Bankers, Entrepreneurs Train on Agribusiness Lending

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Liberia-Investing for Business Expansion (IBEX) has trained more than 20 bankers and 45 local entrepreneurs including farmers on the process of agribusiness lending in Monrovia.

The weeklong-exercise was intended to increase banking staffers’ knowledge and broaden their understanding of agribusiness lending, proper client appraisals, deal structuring and loan processing, as well as requirements for borrowers.

It was organized by IBEX and facilitated by United States-based Volunteer Executive (VE), Allyn Lamb.

All nine commercial banks in Liberia were represented by their risk managers and relationship and credit officers.

Topics covered included Business Plans, Agricultural Risk Management, Understanding the Market Opportunities, Value Chain Financing, Basic Farm Record Keeping, Risk Rating, Evaluating Loan Requests, and Problem Solving.

IBEX Chief of Party (COP) Watchen Bruce, who spoke at the opening, said Liberia’s agriculture sector is a potential source of employment for it people but is yet to experience any significant growth in the country.

She further said that commercial banks are not willing to finance the sector and their low level of involvement is partly responsible for the prevailing situation in the country.

Banks seem reluctant to lend to smallholder farmers and agribusinesses, because they consider agriculture a high-risk sector, she said.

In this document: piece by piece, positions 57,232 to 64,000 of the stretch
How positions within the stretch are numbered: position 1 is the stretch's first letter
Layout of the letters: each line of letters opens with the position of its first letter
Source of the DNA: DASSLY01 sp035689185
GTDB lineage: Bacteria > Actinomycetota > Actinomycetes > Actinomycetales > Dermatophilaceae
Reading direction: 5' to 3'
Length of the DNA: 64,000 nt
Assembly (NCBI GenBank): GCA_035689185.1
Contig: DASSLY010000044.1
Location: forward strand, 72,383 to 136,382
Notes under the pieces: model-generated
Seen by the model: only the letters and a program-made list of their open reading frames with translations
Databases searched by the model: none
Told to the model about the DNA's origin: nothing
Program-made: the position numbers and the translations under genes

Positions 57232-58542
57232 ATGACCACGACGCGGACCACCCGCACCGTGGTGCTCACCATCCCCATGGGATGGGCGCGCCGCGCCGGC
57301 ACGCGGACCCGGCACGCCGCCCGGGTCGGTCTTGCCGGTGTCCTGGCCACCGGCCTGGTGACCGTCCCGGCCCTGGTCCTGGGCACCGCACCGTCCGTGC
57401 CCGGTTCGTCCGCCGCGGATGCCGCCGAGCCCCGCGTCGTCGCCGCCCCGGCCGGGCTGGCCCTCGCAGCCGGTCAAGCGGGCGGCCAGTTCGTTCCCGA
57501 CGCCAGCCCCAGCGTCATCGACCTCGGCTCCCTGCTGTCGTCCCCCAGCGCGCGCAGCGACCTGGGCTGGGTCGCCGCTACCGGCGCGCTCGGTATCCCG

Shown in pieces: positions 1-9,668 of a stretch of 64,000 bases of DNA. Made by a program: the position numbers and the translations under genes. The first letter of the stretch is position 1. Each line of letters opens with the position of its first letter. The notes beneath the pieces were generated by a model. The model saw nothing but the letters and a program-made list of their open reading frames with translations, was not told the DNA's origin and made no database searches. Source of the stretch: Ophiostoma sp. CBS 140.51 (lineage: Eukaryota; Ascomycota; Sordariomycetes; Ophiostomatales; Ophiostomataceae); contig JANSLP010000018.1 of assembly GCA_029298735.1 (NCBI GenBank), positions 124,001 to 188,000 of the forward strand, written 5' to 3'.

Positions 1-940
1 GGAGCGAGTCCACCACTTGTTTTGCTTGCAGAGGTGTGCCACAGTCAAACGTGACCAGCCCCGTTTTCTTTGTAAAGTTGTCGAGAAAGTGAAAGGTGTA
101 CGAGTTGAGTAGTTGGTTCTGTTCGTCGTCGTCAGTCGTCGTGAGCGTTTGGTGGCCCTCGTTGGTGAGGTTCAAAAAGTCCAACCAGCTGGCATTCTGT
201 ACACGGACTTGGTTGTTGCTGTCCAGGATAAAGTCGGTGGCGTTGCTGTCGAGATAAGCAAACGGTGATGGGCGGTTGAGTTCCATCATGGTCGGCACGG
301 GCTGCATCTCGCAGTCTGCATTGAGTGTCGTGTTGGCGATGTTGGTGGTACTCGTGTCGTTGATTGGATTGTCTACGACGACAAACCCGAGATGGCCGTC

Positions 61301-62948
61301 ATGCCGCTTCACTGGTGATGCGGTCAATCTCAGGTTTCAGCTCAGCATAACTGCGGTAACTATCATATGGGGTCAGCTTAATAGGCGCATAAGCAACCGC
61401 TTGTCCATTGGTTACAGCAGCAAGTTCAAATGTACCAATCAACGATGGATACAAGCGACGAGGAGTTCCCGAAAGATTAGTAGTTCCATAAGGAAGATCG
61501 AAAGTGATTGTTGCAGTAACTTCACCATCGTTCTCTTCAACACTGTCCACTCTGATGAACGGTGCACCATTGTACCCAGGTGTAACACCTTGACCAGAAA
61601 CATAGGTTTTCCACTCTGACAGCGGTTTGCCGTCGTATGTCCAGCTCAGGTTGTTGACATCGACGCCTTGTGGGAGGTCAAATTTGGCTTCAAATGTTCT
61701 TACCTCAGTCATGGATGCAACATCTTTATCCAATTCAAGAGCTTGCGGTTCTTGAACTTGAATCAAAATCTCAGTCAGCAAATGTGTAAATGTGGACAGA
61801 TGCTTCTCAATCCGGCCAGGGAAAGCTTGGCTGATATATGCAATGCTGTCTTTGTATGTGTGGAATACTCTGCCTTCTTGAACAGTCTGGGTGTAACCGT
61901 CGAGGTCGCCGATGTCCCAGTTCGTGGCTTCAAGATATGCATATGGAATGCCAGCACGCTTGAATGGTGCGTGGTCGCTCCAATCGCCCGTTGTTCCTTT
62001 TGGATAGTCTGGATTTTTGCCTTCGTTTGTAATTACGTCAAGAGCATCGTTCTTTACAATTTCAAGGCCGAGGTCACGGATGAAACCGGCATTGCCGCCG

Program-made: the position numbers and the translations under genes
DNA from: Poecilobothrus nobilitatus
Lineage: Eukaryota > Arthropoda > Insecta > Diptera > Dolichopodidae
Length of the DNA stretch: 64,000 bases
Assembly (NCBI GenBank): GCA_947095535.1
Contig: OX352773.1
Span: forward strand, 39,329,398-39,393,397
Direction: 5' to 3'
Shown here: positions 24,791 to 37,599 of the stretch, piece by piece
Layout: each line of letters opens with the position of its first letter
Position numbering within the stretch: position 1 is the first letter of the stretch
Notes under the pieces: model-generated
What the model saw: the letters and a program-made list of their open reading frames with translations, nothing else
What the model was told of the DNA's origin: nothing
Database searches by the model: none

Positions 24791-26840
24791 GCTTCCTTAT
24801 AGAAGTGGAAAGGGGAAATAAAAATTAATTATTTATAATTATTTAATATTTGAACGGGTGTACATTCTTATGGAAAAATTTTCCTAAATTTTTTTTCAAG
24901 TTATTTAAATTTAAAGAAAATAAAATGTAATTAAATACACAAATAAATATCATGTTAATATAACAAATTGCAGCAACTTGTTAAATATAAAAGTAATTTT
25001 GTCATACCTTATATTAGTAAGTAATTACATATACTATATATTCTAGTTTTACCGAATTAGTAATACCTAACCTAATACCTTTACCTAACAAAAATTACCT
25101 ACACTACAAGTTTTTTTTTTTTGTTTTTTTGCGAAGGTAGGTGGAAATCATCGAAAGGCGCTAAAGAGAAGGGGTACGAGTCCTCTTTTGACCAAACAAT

However, Madam Bruce said there are ongoing efforts to improve the situation for Liberians.

She recalled that the newly signed agreement between the United States Agency for International Development (USAID) and Afriland First Bank, aimed at increasing agricultural lending through an enhanced relationship and capacity, will help provide working capital for operations, inputs, or equipment to smallholder farmers.

Archie Hanky, staff of the Liberia Bank for Development and Investment’s Credit Appraisal and Development Lending Department, observed that agribusiness lending is new to Liberia and banks do not want to risk lending to clients involved in agriculture.

Mr. Usurf Barh, Credit Manager of Afriland First Bank, said smallholder farmers play a significant role in the Liberian economy.
He therefore called on fellow bankers to give farmers the opportunity and increased access to credit to ensure growth and expansion of their businesses.

Mai Cole, Risk Analyst at United Bank for Africa, described the training as insightful. “The new knowledge and skills acquired from this training would now enable me to properly appraise agricultural SMEs,” she said.

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